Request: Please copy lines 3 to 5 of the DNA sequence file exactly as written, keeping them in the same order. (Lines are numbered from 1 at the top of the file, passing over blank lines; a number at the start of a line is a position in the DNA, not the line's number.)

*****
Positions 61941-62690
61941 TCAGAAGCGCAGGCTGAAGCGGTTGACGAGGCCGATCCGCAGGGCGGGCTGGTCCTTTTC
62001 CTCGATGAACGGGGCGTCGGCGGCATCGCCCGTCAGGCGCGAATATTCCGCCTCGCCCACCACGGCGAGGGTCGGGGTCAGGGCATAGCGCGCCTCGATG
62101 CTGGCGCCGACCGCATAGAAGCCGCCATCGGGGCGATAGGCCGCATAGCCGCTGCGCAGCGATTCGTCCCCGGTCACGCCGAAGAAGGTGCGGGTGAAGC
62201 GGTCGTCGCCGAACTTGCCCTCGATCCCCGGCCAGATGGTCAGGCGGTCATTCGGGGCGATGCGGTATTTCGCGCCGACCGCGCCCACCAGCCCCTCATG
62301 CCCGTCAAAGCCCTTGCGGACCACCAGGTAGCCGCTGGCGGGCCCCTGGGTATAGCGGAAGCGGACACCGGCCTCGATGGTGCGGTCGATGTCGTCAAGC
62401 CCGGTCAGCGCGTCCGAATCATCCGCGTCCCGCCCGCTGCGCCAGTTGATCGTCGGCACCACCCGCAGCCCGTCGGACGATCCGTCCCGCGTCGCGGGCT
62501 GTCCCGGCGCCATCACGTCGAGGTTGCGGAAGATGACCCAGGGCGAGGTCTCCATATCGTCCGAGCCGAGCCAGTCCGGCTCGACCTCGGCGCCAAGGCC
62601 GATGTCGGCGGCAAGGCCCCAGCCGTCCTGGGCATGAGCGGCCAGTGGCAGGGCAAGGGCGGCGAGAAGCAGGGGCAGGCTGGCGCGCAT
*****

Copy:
62001 CTCGATGAACGGGGCGTCGGCGGCATCGCCCGTCAGGCGCGAATATTCCGCCTCGCCCACCACGGCGAGGGTCGGGGTCAGGGCATAGCGCGCCTCGATG
62101 CTGGCGCCGACCGCATAGAAGCCGCCATCGGGGCGATAGGCCGCATAGCCGCTGCGCAGCGATTCGTCCCCGGTCACGCCGAAGAAGGTGCGGGTGAAGC
62201 GGTCGTCGCCGAACTTGCCCTCGATCCCCGGCCAGATGGTCAGGCGGTCATTCGGGGCGATGCGGTATTTCGCGCCGACCGCGCCCACCAGCCCCTCATG